If you spend any time on social media you’ll know the power of the long quote printed on a photograph: the format is often used to elevate idiocy or to spread nonsense. A good example just now is of a Samuel Pepys diary entry about “gadabouts” in taverns spreading disease. It’s fake, and uses language that didn’t exist when he was alive.
It’s not all bad, though. I saw this one today.
When you debate a person about something that affects them more than it affects you, remember that it will take a much greater emotional toll on them than on you. For you it may feel like an academic exercise. For them it feels like revealing their pain only to have you dismiss their experience and sometimes their humanity. The fact that you might remain more calm under these circumstances is a consequence of your privilege, not increased objectivity on your part.
It’s a good point, but it’s also looking at it from a pretty unlikely perspective: that the person who says they want to debate you is (a) the first and only person who has ever had this conversation with you and (b) that this person genuinely wants to discuss the issues in good faith.
In the case of (a), that’s rarely true. Whether it’s structural racism, trans healthcare, women’s reproductive rights, poverty or anything else that directly affects specific and often vulnerable groups of people, it’s highly likely that people from those groups have heard – and answered – your questions many times before. In too many cases, they have heard and answered those questions many times for many years.
To the questioner the points may be new and exciting and ground-breaking, because this is an area they are not familiar with. But to the person they’re asking, it’s simply a sign that the questioner is too lazy (or privileged, or both) to do the simplest Google search or visit a library. In effect, they’re asking a member of a marginalised group to drop what they’re doing and provide them with a free education.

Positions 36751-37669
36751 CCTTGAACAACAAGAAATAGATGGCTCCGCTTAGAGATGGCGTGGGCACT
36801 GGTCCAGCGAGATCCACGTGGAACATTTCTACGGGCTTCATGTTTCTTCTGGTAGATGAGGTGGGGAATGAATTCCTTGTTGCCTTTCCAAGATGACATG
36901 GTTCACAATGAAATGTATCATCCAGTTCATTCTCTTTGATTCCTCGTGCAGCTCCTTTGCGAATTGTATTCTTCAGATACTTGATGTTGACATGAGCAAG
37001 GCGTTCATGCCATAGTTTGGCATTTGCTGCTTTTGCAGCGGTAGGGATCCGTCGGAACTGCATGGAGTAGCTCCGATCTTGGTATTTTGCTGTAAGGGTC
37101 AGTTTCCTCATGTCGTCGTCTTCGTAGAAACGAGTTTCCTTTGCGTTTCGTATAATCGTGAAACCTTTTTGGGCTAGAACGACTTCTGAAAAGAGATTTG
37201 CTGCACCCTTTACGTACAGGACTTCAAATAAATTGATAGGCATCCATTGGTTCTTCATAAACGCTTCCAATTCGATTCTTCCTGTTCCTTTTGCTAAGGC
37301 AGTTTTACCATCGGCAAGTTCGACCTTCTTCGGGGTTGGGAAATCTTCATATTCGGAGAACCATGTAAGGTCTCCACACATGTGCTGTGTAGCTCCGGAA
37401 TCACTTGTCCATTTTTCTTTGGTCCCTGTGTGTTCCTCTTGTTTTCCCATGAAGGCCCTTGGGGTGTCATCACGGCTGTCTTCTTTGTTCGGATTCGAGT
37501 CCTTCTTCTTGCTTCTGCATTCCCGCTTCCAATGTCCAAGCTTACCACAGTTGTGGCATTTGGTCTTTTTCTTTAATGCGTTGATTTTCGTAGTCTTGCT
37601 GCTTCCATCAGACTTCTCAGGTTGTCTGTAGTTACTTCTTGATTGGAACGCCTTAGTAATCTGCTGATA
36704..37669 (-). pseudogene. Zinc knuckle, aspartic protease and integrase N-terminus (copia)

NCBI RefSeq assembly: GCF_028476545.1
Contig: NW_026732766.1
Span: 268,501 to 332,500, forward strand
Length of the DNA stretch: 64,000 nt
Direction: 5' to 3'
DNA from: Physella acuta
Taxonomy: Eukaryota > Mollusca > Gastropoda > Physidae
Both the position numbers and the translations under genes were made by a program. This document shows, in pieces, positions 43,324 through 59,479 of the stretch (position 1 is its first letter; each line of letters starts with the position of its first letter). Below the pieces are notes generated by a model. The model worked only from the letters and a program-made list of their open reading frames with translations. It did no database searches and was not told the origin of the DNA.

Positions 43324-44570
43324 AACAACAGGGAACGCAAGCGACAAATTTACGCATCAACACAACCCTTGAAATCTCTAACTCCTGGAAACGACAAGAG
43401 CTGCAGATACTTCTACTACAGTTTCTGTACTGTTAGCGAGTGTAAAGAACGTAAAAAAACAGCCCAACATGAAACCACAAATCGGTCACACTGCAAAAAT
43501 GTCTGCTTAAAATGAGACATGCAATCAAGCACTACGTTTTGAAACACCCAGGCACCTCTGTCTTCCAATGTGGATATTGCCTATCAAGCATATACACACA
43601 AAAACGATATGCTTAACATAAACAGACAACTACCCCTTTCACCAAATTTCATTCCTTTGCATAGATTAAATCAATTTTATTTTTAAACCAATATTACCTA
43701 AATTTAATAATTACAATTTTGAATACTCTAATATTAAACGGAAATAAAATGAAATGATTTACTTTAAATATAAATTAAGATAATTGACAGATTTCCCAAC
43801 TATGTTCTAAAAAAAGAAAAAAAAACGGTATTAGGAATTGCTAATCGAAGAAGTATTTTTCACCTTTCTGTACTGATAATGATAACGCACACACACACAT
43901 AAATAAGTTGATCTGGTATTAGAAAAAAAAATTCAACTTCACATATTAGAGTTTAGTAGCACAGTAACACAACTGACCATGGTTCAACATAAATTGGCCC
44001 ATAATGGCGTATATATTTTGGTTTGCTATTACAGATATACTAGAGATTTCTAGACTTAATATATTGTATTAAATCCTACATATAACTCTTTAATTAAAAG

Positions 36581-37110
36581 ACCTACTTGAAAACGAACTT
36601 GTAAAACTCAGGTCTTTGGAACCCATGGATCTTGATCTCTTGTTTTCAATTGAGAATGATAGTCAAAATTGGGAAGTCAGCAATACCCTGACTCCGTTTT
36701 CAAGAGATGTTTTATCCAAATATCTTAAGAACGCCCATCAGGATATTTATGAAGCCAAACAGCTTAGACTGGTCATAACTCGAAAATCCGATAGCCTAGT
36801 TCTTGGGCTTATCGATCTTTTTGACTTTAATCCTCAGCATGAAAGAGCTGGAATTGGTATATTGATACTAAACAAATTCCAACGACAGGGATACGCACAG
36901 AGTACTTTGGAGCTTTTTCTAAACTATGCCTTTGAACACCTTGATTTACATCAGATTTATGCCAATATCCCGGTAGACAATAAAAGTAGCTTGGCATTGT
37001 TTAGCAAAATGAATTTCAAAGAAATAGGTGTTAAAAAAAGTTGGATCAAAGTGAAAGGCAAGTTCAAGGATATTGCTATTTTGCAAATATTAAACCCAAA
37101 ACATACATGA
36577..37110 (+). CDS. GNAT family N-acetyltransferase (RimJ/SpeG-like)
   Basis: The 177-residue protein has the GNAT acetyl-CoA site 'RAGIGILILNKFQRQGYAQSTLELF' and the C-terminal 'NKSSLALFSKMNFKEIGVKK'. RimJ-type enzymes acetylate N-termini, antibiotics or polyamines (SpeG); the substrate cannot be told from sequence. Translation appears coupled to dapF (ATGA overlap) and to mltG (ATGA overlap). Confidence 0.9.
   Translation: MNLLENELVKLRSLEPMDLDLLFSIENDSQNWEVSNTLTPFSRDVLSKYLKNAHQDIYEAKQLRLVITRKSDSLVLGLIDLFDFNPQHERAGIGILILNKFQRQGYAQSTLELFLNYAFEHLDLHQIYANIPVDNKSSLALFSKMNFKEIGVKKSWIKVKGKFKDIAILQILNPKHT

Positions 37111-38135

And in the case of (b), that’s rarely true either. Especially on the internet. Most of the people who come swarming with their “just asking questions” are not coming in good faith with a desire to have an open and honest discussion. They are well aware what the answers to their questions are, and they don’t care.
They are not coming for a lively discussion in which both sides go away with new insights and a wider perspective. They are coming to attack you, to wear you out, and ideally to make you really angry. Because if they can do that they can turn to others and use tone policing to dismiss your entire argument.
Tone policing means misogynists get to frame women as “hysterical” or “too emotional”; white supremacists and transphobes get to claim that their targets’ anger demonstrates their simmering, dangerous rage. Whereas all it really demonstrates is that people have been goaded to the point where they’ve lost patience with the same shit they’ve heard again and again and again.
There’s a great encapsulation of the problem in Reni Eddo-Lodge’s superb book Why I’m No Longer Talking To White People About Race. The title has been used by people who haven’t read it to claim that it’s an attempt to shut down an important debate: how can you debate racism if you refuse to talk to white people?
You can tell they haven’t read it, because it says this on the very first page (and on Eddo-Lodge’s blog here).
I’m no longer engaging with white people on the topic of race. Not all white people, just the vast majority who refuse to accept the legitimacy of structural racism and its symptoms. I can no longer engage with the gulf of an emotional disconnect that white people display when a person of colour articulates our experiences. You can see their eyes shut down and harden. It’s like treacle is poured into their ears, blocking up their ear canals like they can no longer hear us.
I just can’t engage with the bewilderment and the defensiveness as they try to grapple with the fact that not everyone experiences the world in the way that they do. They’ve never had to think about what it means, in power terms, to be white- so any time they’re vaguely reminded of this fact; they interpret it as an affront.
…if I express frustration, anger, or exasperation at their refusal to understand, they will tap into their pre-subscribed racist tropes about angry black people who are a threat to them and their safety. It’s very likely that they’ll then paint me as a bully or an abuser. It’s also likely that their white friends will rally round them, rewrite history and make the lies the truth. Trying to engage with them and navigate their racism is not worth that.
…The balance is too far swung in their favour. Their intent is often not to listen or learn, but to exert their power, to prove me wrong, to emotionally drain me, and to rebalance the status quo.
Members of marginalised communities face all kinds of obstacles every single day. They have no obligation to add to that burden by trying to educate people who have no desire to learn.